The bar can only be so high for a team without a top-75 pick. All 11 players have appeared in multiple games and three have at least six starts. Eight of the 11 have played in 10 or more games. Joseph could end up being a really good find if he can build off what he did in 2019.
San Francisco 49ers
Picks: OT Mike McGlinchey (9), WR Dante Pettis (44), LB Fred Warner (70), DB Trevarius Moore (95), DT Kentavius Street (128), DB D.J. Reed (142), DB Marcell Harris (184), DT Jullian Taylor (223), WR Richie James (240)
Best pick: Fred Warner
Warner is one of 12 players with more than 240 tackles in the past two seasons. Of those 12, five — including Warner — have started all 32 games. He finished with the 12th-most tackles (124) in the league as a rookie. In year two, he found more ways to impact games with an interception, three forced fumbles, three sacks and 118 tackles. Warner would undoubtedly go in the first round if the 2018 class was redrafted today.
Worst pick: Dante Pettis
Pettis is tied for 29th in receptions (38), 19th in receiving yards (576) and 20th in receiving yards per game (25.0) among 2018 draftees as the fourth wideout to come off the board. He went from 27 catches, 467 yards and five touchdowns in year one to 11 catches, 109 yards and two touchdowns in year two while playing in just one less game. His catch percentage also dropped from 60.0% to 45.8%.
The headliners here are the aforementioned Warner and McGlinchey, who was on the field for all of San Francisco’s offensive snaps as a rookie. The two of them have a combined 60 starts to the group’s 28. Moore’s played in every game and Reed’s played in 31. San Francisco did well with its early picks aside from Pettis and got decent value late too. The 49ers should be extremely pleased even if there isn’t the star power to get an A.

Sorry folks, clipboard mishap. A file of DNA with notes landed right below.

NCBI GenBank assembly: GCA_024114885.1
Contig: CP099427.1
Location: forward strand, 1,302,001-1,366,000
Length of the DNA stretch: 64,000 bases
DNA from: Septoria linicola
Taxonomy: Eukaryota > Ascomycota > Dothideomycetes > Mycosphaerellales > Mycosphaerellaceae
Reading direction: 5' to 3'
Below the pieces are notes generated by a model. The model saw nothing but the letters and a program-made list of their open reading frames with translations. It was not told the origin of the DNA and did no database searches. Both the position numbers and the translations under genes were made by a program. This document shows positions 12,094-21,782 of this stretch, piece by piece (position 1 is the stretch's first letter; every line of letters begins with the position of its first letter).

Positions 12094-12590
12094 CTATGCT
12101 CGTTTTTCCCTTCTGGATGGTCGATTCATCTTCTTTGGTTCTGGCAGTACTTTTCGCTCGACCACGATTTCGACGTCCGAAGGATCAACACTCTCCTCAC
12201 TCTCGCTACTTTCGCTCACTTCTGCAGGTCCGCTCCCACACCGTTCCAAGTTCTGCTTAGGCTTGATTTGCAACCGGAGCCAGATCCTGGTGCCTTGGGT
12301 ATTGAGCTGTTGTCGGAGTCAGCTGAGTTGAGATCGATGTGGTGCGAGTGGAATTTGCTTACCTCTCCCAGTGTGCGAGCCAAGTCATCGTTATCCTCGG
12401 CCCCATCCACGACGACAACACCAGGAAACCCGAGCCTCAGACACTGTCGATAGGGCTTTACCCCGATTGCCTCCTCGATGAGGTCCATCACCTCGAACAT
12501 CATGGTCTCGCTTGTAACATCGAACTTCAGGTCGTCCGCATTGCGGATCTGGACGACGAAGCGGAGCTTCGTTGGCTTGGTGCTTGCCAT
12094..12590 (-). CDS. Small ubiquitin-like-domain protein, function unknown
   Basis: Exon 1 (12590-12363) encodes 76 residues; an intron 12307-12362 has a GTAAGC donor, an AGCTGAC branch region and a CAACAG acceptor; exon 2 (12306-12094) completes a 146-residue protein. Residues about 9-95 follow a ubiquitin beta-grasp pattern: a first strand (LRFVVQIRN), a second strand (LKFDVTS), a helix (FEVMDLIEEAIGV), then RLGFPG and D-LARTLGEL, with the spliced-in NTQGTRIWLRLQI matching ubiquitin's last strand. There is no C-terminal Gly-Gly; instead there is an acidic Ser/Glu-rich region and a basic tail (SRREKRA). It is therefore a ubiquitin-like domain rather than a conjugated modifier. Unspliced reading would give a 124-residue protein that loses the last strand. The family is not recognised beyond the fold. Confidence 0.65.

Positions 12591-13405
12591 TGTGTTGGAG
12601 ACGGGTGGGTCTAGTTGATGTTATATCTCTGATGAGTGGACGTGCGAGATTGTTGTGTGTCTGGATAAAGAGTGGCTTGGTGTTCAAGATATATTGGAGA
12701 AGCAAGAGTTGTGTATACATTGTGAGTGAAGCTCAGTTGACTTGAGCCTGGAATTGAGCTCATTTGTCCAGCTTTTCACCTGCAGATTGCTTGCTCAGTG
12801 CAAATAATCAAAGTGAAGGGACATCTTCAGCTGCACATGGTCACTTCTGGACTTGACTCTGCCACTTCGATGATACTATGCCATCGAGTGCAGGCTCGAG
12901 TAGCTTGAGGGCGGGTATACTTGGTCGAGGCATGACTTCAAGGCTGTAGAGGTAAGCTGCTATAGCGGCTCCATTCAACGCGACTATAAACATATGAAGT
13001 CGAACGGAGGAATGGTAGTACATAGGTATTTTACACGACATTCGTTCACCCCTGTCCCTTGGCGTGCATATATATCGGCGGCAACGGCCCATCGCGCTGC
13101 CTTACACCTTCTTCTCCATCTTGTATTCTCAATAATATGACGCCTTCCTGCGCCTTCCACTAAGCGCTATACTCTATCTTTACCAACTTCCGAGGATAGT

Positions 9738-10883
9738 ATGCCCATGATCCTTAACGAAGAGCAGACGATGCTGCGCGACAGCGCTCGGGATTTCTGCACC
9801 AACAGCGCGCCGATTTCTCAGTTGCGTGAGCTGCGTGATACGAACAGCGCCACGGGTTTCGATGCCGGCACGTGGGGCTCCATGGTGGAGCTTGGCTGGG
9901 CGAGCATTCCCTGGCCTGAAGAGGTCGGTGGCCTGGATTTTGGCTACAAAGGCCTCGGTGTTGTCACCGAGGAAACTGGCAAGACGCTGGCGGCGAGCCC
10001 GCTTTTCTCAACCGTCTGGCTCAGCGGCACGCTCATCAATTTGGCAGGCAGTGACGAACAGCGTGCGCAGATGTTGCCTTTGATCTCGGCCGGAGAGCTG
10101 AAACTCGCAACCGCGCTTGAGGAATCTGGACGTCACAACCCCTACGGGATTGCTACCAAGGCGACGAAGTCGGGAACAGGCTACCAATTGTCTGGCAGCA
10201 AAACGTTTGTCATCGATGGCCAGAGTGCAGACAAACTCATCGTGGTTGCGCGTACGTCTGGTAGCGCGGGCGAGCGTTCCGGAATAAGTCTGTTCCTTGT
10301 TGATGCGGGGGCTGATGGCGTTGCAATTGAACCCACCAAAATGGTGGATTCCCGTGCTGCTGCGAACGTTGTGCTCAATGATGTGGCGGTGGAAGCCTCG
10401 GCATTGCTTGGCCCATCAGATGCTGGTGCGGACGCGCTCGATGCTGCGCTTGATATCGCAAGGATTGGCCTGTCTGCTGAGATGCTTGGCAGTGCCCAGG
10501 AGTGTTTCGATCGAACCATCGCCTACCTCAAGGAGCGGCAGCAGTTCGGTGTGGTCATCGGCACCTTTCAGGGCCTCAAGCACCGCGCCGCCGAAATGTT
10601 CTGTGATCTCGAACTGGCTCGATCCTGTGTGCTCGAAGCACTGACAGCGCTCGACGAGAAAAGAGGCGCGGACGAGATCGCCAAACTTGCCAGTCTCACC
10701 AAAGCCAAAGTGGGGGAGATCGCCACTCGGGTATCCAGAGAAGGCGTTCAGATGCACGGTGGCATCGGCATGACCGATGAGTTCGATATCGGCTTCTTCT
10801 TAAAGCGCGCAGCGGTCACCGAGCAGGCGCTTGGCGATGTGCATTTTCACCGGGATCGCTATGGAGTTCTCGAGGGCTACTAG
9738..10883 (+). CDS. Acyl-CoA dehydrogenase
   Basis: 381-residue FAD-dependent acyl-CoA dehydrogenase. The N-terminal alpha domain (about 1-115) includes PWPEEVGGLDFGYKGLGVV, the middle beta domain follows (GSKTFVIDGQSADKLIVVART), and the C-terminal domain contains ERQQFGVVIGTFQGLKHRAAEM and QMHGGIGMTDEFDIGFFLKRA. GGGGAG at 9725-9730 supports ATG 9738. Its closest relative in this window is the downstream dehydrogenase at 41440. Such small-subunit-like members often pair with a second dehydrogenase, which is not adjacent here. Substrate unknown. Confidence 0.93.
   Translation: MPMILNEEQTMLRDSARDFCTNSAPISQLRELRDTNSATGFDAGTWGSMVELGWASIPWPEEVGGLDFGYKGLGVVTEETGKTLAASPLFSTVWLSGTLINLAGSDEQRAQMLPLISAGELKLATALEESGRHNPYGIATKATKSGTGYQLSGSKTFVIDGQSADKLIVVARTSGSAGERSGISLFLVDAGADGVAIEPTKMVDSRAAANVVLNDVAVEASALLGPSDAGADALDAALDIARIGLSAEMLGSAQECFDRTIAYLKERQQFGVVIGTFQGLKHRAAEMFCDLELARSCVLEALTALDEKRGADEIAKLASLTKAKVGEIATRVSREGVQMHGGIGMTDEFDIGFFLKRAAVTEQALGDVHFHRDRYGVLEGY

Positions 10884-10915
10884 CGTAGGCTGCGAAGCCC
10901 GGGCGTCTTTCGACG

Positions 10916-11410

Picks: RB Rashaad Penny (27), DT Rasheem Green (79), TE Will Dissly (120), LB Shaquem Griffin (141), DB Tre Flowers (146), P Michael Dickson (149), OT Jamarco Jones (168), LB Jacob Martin (186), QB Alex McGough (220)
Best pick: Tre Flowers
Flowers — the second of Seattle’s four fifth round picks — has three times as many starts than anyone else. He has started 15 games each of his first two seasons, compiling three interceptions, two sacks, four forced fumbles, three fumble recoveries and 149 tackles. The Seahawks could’ve taken Flowers 27th overall instead of Penny and he still would’ve been in this spot.
Worst pick: Rashaad Penny
Fair or not, there is an increased amount of pressure when a team spends its only pick in the first two rounds on a running back. Though Penny is averaging 5.3 yards per carry for his career, he has yet to rush for more than 419 yards in a season. To be fair, he was on pace to do so through 10 games last season prior to tearing his ACL. Still, 32.9 yards per game in 24 appearances is not what you’re hoping for from a first round back.
Penny has shown some promise even if he’s been disappointing overall. Four of the players Seattle took after the fourth round have played in more than 30 games, but one of them is a punter and only Flowers has multiple starts. Martin has provided 6.5 sacks and three forced fumbles while also playing special teams. The Seahawks did the hard part in finding value late but would probably like their first three picks back.
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Photo by Eric Chan / Wikimedia Commons